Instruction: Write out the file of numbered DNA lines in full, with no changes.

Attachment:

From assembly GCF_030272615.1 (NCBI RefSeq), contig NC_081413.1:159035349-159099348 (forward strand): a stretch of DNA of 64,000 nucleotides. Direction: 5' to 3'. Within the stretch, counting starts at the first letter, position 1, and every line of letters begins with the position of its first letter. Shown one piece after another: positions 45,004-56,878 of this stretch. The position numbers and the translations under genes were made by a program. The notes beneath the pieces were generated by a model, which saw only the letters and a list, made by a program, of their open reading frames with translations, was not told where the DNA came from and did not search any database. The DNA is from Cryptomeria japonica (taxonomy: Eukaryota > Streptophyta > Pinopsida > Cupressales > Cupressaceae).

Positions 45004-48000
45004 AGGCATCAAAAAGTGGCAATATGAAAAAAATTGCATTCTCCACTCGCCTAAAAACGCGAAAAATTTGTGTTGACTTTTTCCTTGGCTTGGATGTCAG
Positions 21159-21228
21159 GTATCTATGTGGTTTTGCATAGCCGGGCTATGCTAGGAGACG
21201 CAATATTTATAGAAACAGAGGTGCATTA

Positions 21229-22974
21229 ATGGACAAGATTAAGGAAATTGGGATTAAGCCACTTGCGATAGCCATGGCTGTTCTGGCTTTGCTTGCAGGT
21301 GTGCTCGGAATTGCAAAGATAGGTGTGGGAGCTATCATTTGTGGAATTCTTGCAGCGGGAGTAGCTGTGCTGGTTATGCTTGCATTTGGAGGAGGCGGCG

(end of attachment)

From assembly GCF_030272615.1 (NCBI RefSeq), contig NC_081413.1:159035349-159099348 (forward strand): a stretch of DNA of 64,000 nucleotides. Direction: 5' to 3'. Within the stretch, counting starts at the first letter, position 1, and every line of letters begins with the position of its first letter. Shown one piece after another: positions 45,004-56,878 of this stretch. The position numbers and the translations under genes were made by a program. The notes beneath the pieces were generated by a model, which saw only the letters and a list, made by a program, of their open reading frames with translations, was not told where the DNA came from and did not search any database. The DNA is from Cryptomeria japonica (taxonomy: Eukaryota > Streptophyta > Pinopsida > Cupressales > Cupressaceae).

Positions 45004-48000
45004 AGGCATCAAAAAGTGGCAATATGAAAAAAATTGCATTCTCCACTCGCCTAAAAACGCGAAAAATTTGTGTTGACTTTTTCCTTGGCTTGGATGTCAG
Positions 21159-21228
21159 GTATCTATGTGGTTTTGCATAGCCGGGCTATGCTAGGAGACG
21201 CAATATTTATAGAAACAGAGGTGCATTA

Positions 21229-22974
21229 ATGGACAAGATTAAGGAAATTGGGATTAAGCCACTTGCGATAGCCATGGCTGTTCTGGCTTTGCTTGCAGGT
21301 GTGCTCGGAATTGCAAAGATAGGTGTGGGAGCTATCATTTGTGGAATTCTTGCAGCGGGAGTAGCTGTGCTGGTTATGCTTGCATTTGGAGGAGGCGGCG